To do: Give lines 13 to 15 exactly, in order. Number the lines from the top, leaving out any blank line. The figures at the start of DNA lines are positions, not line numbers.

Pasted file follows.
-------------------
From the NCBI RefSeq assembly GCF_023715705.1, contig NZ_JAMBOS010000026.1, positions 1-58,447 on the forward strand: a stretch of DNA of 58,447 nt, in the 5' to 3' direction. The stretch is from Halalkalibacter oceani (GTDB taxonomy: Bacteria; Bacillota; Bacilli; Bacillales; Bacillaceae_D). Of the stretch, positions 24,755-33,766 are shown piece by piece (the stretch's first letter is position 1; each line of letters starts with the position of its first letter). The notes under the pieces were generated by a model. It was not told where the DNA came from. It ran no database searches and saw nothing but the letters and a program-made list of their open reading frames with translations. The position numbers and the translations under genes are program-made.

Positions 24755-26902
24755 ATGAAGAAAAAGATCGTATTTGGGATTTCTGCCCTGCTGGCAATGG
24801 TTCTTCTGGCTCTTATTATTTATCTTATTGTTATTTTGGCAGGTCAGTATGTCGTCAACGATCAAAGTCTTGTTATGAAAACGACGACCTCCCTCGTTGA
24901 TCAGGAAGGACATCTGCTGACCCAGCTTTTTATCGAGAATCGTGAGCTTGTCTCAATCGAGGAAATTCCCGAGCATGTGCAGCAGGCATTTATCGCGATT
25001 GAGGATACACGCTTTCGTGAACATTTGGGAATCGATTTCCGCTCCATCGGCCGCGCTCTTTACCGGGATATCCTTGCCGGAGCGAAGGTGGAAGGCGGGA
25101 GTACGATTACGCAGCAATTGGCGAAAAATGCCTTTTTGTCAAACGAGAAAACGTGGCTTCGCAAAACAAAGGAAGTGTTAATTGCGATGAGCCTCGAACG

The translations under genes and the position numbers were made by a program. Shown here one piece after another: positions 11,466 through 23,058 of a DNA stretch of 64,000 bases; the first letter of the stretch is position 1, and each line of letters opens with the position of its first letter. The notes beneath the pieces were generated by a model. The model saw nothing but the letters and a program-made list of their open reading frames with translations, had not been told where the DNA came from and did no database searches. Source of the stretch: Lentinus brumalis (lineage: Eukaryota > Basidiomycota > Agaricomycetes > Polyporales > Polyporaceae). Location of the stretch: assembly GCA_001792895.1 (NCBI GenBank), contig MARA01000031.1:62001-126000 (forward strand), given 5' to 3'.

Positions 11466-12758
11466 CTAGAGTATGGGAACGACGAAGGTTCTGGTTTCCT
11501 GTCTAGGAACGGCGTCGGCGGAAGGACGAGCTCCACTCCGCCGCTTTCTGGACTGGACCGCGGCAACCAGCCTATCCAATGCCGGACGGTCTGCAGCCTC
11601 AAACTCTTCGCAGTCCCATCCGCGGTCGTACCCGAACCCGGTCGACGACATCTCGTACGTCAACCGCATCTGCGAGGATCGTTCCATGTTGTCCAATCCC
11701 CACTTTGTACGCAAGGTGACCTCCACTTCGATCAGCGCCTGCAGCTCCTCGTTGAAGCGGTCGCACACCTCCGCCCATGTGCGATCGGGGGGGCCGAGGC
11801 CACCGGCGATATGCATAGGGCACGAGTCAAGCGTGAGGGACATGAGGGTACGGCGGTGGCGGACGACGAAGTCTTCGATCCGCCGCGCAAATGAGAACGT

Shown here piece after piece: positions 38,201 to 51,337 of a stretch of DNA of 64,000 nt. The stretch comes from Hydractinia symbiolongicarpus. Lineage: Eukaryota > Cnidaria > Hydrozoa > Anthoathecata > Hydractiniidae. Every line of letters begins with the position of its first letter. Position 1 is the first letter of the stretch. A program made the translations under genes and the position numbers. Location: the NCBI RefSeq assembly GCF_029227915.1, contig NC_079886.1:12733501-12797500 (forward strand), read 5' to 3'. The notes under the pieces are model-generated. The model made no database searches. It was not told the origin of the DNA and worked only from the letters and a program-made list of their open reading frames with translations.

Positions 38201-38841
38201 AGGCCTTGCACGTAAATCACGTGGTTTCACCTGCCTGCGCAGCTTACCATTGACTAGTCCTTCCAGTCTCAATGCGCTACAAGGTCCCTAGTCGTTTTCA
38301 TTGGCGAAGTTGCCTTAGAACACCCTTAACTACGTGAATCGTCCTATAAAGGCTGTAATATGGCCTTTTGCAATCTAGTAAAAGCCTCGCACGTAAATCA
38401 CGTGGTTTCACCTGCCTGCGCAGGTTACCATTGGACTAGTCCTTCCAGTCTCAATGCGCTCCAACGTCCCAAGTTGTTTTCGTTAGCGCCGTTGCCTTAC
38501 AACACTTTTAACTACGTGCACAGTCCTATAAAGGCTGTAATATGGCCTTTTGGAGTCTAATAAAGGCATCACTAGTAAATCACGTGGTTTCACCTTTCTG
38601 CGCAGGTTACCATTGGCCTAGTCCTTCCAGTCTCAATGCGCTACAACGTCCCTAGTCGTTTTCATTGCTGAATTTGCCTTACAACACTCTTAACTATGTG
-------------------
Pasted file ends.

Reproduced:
11701 CACTTTGTACGCAAGGTGACCTCCACTTCGATCAGCGCCTGCAGCTCCTCGTTGAAGCGGTCGCACACCTCCGCCCATGTGCGATCGGGGGGGCCGAGGC
11801 CACCGGCGATATGCATAGGGCACGAGTCAAGCGTGAGGGACATGAGGGTACGGCGGTGGCGGACGACGAAGTCTTCGATCCGCCGCGCAAATGAGAACGT

Shown here piece after piece: positions 38,201 to 51,337 of a stretch of DNA of 64,000 nt. The stretch comes from Hydractinia symbiolongicarpus. Lineage: Eukaryota > Cnidaria > Hydrozoa > Anthoathecata > Hydractiniidae. Every line of letters begins with the position of its first letter. Position 1 is the first letter of the stretch. A program made the translations under genes and the position numbers. Location: the NCBI RefSeq assembly GCF_029227915.1, contig NC_079886.1:12733501-12797500 (forward strand), read 5' to 3'. The notes under the pieces are model-generated. The model made no database searches. It was not told the origin of the DNA and worked only from the letters and a program-made list of their open reading frames with translations.